A versatile, low-in-saturated fat oil, often used for frying and baking.
    • Type: Monounsaturated fat
    • Smoke Point: 400°F (204°C)
  10. 10
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    points
    Corn Oil

    Corn Oil

    Commonly used in frying, with a high smoke point and mild flavor.
    • Type: Polyunsaturated fat
    • Smoke Point: 450°F (232°C)

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About this ranking

This is a community-based ranking of the most popular type of cooking oil. We do our best to provide fair voting, but it is not intended to be exhaustive. So if you notice something or type is missing, feel free to help improve the ranking!

Statistics

  • 2202 views
  • 0 votes
  • 10 ranked items

Movers & Shakers

Voting Rules

A participant may cast an up or down vote for each type once every 24 hours. The rank of each type is then calculated from the weighted sum of all up and down votes.

Additional Information

More about the Most Popular Type of Cooking Oil

Vegetable Oil
Rank #1 for the most popular type of cooking oil: Vegetable Oil (Source)
Cooking oil is a staple in kitchens around the world. It comes from various plants and seeds. People use it for frying, baking, and dressing salads. Its popularity stems from its versatility and the flavor it imparts to food.

The extraction process begins with harvesting seeds or fruits. These are then cleaned and crushed. The oil is extracted through pressing or solvent extraction. Pressing is a mechanical process, while solvent extraction uses chemicals. After extraction, the oil undergoes refining. This step removes impurities and improves the oil's quality.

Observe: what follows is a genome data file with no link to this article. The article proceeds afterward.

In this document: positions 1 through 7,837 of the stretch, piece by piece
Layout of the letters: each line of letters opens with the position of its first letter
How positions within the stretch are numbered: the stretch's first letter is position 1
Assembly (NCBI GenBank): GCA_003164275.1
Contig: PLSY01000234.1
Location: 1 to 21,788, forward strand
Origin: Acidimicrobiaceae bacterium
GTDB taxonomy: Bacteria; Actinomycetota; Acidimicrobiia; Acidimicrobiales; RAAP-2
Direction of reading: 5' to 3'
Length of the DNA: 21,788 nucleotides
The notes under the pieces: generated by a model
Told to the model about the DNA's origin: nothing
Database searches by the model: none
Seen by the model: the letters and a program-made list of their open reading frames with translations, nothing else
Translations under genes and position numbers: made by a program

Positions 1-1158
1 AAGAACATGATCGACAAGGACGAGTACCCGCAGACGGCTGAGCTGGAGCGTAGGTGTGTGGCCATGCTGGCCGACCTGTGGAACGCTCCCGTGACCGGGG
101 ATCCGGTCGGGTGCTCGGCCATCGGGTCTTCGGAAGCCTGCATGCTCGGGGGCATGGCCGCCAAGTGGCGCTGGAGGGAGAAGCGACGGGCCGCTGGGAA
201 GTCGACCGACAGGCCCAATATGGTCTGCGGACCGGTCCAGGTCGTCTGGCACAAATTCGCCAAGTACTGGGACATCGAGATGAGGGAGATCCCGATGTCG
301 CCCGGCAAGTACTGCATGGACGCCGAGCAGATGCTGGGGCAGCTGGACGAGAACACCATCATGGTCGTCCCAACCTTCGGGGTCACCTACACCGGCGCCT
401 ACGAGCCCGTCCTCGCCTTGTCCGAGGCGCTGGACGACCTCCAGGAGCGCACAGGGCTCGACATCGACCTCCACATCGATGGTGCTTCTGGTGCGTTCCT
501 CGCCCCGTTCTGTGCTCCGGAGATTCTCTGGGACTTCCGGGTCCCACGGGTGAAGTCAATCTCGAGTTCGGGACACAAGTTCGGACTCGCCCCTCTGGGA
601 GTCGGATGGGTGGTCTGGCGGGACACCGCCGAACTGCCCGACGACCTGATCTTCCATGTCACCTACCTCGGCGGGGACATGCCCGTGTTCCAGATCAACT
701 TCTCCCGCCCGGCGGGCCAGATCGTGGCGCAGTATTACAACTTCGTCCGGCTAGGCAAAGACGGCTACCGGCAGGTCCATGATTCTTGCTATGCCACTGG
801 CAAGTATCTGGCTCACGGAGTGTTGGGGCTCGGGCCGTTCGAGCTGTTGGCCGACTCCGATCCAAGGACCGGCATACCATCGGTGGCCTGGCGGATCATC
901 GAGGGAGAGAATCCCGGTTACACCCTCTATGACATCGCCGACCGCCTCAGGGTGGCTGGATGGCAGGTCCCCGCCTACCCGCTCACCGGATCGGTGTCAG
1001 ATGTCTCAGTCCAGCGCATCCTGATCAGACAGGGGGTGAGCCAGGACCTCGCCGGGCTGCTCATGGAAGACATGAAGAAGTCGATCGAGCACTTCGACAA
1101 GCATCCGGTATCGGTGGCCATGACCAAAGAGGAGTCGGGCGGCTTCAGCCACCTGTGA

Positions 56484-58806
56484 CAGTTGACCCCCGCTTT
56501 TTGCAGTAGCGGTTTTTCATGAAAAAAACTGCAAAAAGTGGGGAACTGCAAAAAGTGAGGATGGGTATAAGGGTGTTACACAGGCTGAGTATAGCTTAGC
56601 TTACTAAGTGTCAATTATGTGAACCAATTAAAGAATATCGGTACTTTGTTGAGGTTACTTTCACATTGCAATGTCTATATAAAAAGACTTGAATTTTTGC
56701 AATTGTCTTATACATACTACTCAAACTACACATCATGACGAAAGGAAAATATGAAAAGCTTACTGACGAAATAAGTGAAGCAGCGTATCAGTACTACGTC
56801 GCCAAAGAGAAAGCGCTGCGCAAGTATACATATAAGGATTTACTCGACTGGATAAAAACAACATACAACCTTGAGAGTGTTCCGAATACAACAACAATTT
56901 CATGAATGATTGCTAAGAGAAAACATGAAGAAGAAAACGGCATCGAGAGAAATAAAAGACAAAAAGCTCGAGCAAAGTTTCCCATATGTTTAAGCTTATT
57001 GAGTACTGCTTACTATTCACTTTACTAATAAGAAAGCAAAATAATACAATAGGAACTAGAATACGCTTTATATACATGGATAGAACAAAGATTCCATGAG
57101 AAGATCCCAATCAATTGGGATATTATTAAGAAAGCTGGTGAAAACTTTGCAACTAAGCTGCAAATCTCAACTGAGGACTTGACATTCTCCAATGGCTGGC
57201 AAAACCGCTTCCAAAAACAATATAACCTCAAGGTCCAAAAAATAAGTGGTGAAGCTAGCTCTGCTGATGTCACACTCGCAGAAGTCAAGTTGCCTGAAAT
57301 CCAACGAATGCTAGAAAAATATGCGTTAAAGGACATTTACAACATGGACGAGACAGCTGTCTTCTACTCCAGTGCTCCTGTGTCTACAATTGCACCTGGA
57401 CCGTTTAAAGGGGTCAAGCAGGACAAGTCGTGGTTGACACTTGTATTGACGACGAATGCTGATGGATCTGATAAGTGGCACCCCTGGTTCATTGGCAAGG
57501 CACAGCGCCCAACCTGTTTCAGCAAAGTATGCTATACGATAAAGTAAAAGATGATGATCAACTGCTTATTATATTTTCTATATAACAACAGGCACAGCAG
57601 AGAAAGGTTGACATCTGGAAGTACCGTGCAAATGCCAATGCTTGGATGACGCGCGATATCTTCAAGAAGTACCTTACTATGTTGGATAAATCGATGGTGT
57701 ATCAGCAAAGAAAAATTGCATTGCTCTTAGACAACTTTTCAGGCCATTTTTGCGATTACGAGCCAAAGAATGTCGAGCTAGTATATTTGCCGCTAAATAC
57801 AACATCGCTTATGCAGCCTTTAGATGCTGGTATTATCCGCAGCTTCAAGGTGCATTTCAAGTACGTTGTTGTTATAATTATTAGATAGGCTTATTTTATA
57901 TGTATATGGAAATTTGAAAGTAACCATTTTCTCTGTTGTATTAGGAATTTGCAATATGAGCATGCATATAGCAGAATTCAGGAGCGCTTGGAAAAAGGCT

Refined oil has a neutral taste and a high smoke point. This makes it ideal for frying and sautéing. It does not overpower the flavor of the food. Unrefined oil, on the other hand, retains more of its natural flavor. It is often used in dressings and dips.

The type of oil chosen can affect the healthiness of a dish. Some oils are rich in monounsaturated fats. These fats can help reduce bad cholesterol levels. Other oils contain polyunsaturated fats. These include omega-3 and omega-6 fatty acids, which are essential for health. However, oils high in saturated fats can increase cholesterol levels and the risk of heart disease.

Smoke point is another important factor. It is the temperature at which oil starts to smoke and break down. High smoke point oils are best for high-heat cooking methods. Low smoke point oils are better suited for low-heat cooking or as finishing oils.

Storage conditions can affect the quality of cooking oil. It should be kept in a cool, dark place. Exposure to light and heat can cause oil to go rancid. Rancid oil has an unpleasant taste and smell. It can also produce harmful compounds.

Cooking oil has a long history. Ancient civilizations used it for cooking and as a base for medicines and cosmetics. Today, it continues to be an essential part of culinary traditions worldwide. Whether used for frying, baking, or dressing, cooking oil remains a versatile and valuable ingredient in the kitchen.